Religion is strict with its limitations; a matter often destroying the specific constructive liberal structures of the society. Although it is not considered detrimental, the extensive rules that religion often imposes create more harm than good to its members. With such strict commandments, the response of the people were rather common; to hide secrets, to deal with matters in a hypocritical manner, presenting themselves clean when they actually are doing something else behind the back of the church’s knowing. Among the primary characters who could be noted for such consideration of the church’s laws include John Proctor and Reverend John Hale.
John Proctor is the husband of Elizabeth Proctor. A simple farmer who tends to his land, John was seemingly an ordinary man following by the laws and the principles of the church. He presents himself as a zealous follower of the church (Abbotson, 2005). He has developed a particular attitude towards hypocritical individuals, especially those who are working within the church themselves. He shows through his language that he is in distaste of such individuals through using harsh words when addressing them. However, John himself has a secret; a matter that could ruin his reputation. He has an affair with Abigail Williams, the reverend’s niece. He remains quiet about anything that he knows about Abigail Williams especially that of her being a fraud, in the hope of protecting his own name. It is noted through the narrative that Proctor hates hypocrisy, his strong dismissal of the idea could be shown through his relative reaction to the people around him, who he knows have something kept for themselves; facts they may not want to share with those they mingle with (Blakesly, 1992). However, he himself is a hypocrite. Knowing that he has something kept in secret, Proctor’s careful handling of the situation could be seen as to how much protection he gives to Abigail. In a way, he simply uses the hate towards hypocrisy as a mere cover up to his own misunderstanding of the concept of honesty and transparency. In a way, many among individuals at present are just like Proctor; they often find it easier to conceal themselves by faking a façade that they think would keep them off the grid of the critics that they hope would never find out their secrets.
Meanwhile, Reverend John Hale is a young minister of the church. He does his duties to the church as zealously as possible. Being an expert in witchcraft, he was called in to examine those who were accused of being witches. He was strongly convinced that what he was doing at first was right. His critical thinking suggests that such killings where necessary. However, in the end, he admits his mistake and hopes he could do something more for those accused with witchcraft. At the said point, he realizes that everyone else sins and everyone else is accounted for his own self. His supposed cleanness is nothing different with others, especially those who are simply accused of the atrocity of being a witch and practicing the craft as part of their daily lives. It is through this scope of the story’s character presentation that particular themes have been given attention to. In the story, the differentiating theme of intolerance and hypocrisy has been given attention to. Observably, the church, strict with its rules and specific with its principles, has created a society that is judgmental especially when one commits something that is not under the limiting laws provided by the church. Religion is a primary element that establishes the overall context of the story (Bloom, 2008). It is presented more like a machine that dictates how the human individuals should live their lives; how they should decide on matters and how they should consider themselves to be worthy of being called as members of the church. With such state of control, the church was able to make sure that each person would conform with its laws (Miller, 1992). It was as if the people existed to live within the constraints of religion and make sure that other members of the church also do the same. This aspect of the story could be defined under the distinct presentation of how the church [in the story] intended to turn matters around and make sure that the society it is involved with become purified through the annihilation of the ‘witches’[individuals or group of individuals who were suspected to practice the art of witchcraft; an act strongly denied by the church]. With such strict guidelines, people allegedly suspected as witches are killed, some even burned to death to be able to show the society what could happen if they choose to go against the laws of the church. Reverend Hale, being the representation of the Church supposedly believed that the truth backing his actions up were real, however in the end, he realizes the mistakes he has taken into account, he begins to accept the wrongness of the path he has chosen to take.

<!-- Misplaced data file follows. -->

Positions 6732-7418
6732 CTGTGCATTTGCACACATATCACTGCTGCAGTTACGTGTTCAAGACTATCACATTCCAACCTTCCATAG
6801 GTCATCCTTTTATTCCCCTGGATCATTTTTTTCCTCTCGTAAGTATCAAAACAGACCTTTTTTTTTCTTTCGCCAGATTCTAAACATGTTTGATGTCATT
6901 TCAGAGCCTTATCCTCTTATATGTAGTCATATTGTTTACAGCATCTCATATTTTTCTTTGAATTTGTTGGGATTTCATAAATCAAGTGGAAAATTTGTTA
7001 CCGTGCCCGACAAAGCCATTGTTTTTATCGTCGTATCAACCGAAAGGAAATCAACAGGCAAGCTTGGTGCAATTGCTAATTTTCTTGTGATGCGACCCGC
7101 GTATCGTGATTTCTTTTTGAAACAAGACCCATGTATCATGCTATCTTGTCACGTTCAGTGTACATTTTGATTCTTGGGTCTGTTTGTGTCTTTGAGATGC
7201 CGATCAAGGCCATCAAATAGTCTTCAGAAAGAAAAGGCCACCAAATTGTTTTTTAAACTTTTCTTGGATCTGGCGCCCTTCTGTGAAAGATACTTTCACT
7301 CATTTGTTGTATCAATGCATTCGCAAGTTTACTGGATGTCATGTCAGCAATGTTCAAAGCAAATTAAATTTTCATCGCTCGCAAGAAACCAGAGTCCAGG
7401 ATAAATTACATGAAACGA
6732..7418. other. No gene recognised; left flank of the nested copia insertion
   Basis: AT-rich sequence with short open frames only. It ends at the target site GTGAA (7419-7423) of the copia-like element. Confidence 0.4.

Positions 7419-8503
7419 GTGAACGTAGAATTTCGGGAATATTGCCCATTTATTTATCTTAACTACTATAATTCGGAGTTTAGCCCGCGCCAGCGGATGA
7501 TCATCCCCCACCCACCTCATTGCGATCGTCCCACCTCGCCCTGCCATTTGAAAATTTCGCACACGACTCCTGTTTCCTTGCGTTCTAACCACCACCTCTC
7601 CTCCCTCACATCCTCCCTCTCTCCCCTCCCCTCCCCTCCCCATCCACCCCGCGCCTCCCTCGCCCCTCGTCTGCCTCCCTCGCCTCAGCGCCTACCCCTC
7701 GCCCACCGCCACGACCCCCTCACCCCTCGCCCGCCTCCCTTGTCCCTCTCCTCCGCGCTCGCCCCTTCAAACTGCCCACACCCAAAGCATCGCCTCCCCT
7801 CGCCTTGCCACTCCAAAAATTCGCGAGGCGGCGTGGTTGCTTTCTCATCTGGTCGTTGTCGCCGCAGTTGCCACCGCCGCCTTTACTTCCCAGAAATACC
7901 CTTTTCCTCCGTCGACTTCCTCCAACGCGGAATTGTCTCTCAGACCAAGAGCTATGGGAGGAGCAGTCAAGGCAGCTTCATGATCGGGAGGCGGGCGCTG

Taking from this particular reading, it could be understood that religion and hypocrisy often go hand-in-hand. People who want to be accepted simply keep themselves out of the limelight, trying to hide whatever it is that they cannot give up in support of the principles and the laws that the church implies. This same idealism specifically questions the real value of religions existing in the society today.
Abbotson, Susan C. W. 2005. Masterpieces of 20th-century American Drama. Westport, CT: Greenwood.
Blakesley, Maureen. 1992. The Crucible, a Play in Four Acts. Heinemann Plays ser. Oxford: Heinemann.
Bloom, Harold. 2008. Arthur Miller's The Crucible. Chelsea House.
Miller, Arthur. 1992. "A Note on the Historical Accuracy of the Play." In Blakesley (1992, xvii).
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